5-3 | Plato and Play

Article

Plato and Play
Taking Education Seriously in Ancient Greece

Armand D’Angour

Abstract:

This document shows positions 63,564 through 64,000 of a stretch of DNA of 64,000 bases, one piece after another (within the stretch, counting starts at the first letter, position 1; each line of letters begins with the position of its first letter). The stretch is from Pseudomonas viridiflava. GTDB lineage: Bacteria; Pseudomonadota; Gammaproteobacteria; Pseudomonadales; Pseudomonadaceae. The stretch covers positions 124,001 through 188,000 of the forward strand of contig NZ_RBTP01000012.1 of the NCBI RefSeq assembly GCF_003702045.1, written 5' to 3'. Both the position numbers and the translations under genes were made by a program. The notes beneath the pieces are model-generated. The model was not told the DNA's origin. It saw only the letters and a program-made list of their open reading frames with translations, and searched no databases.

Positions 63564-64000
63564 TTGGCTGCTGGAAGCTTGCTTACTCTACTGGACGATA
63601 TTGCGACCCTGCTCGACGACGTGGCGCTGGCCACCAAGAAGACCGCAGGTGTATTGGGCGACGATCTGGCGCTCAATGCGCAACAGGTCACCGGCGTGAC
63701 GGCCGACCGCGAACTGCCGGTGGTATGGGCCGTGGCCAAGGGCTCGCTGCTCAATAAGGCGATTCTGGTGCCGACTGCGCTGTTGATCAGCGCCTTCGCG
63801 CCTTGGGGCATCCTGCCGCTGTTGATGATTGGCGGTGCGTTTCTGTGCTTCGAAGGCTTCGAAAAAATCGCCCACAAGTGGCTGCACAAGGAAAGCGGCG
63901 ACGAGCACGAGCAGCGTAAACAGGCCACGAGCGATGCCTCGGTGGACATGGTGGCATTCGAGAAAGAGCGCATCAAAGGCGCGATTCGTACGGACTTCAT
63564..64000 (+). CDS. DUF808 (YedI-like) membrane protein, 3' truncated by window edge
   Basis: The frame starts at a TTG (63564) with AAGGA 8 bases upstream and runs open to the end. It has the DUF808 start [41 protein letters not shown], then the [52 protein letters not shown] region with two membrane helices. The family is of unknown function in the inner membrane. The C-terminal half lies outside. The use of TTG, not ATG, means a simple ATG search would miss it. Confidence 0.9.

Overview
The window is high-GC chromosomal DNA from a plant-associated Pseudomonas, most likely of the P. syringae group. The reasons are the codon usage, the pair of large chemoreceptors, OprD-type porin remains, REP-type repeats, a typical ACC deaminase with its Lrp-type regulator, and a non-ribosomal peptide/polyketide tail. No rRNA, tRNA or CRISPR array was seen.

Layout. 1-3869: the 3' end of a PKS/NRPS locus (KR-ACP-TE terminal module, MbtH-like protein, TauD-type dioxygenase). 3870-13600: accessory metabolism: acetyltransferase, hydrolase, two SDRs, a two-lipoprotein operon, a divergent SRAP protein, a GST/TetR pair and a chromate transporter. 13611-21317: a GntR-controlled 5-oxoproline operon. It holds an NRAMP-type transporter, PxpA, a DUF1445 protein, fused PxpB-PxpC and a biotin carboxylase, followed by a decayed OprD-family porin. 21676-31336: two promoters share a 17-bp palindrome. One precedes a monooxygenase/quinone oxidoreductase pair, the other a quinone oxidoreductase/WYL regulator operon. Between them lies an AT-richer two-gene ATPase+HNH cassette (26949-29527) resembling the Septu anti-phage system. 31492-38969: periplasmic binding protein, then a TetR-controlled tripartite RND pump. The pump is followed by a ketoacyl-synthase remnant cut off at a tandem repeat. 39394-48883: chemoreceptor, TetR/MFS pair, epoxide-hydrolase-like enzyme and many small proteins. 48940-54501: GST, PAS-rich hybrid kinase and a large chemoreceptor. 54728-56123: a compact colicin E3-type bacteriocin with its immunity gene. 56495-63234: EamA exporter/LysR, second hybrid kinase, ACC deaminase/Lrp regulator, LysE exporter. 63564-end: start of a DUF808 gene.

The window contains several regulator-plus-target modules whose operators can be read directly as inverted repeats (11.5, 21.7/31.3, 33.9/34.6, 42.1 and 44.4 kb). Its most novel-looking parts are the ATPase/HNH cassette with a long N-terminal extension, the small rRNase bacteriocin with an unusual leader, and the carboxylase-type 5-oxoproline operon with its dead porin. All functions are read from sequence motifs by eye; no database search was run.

In this article, the author outlines Plato’s notions of play in ancient Greek culture and shows how the philosopher’s views on play can be best appreciated against the background of shifting meanings and evaluations of play in classical Greece. Play—in various forms such as word play, ritual, and music—proved central to the development of Hellenic culture. In ancient Greece, play (paidia) was intrinsically associated with children (paides). However, both children and play assumed a greater cultural significance as literacy—and, consequently, education (paideia)— developed during the classical age of 500–300 BCE. Uniquely among ancient thinkers, Plato recognized that play influenced the way children developed as adults, and he proposed to regulate play for social ends. But Plato’s attitude toward play was ambivalent. Inclined to consider play an unworthy activity for adults, he seemed to suggest that intellectual play in some form, as demonstrated in the dialectical banter of Socrates, could provide a stimulus to understanding. Key words: education in ancient Greece; play and child development; play and education; play and Plato; Socratic dialectic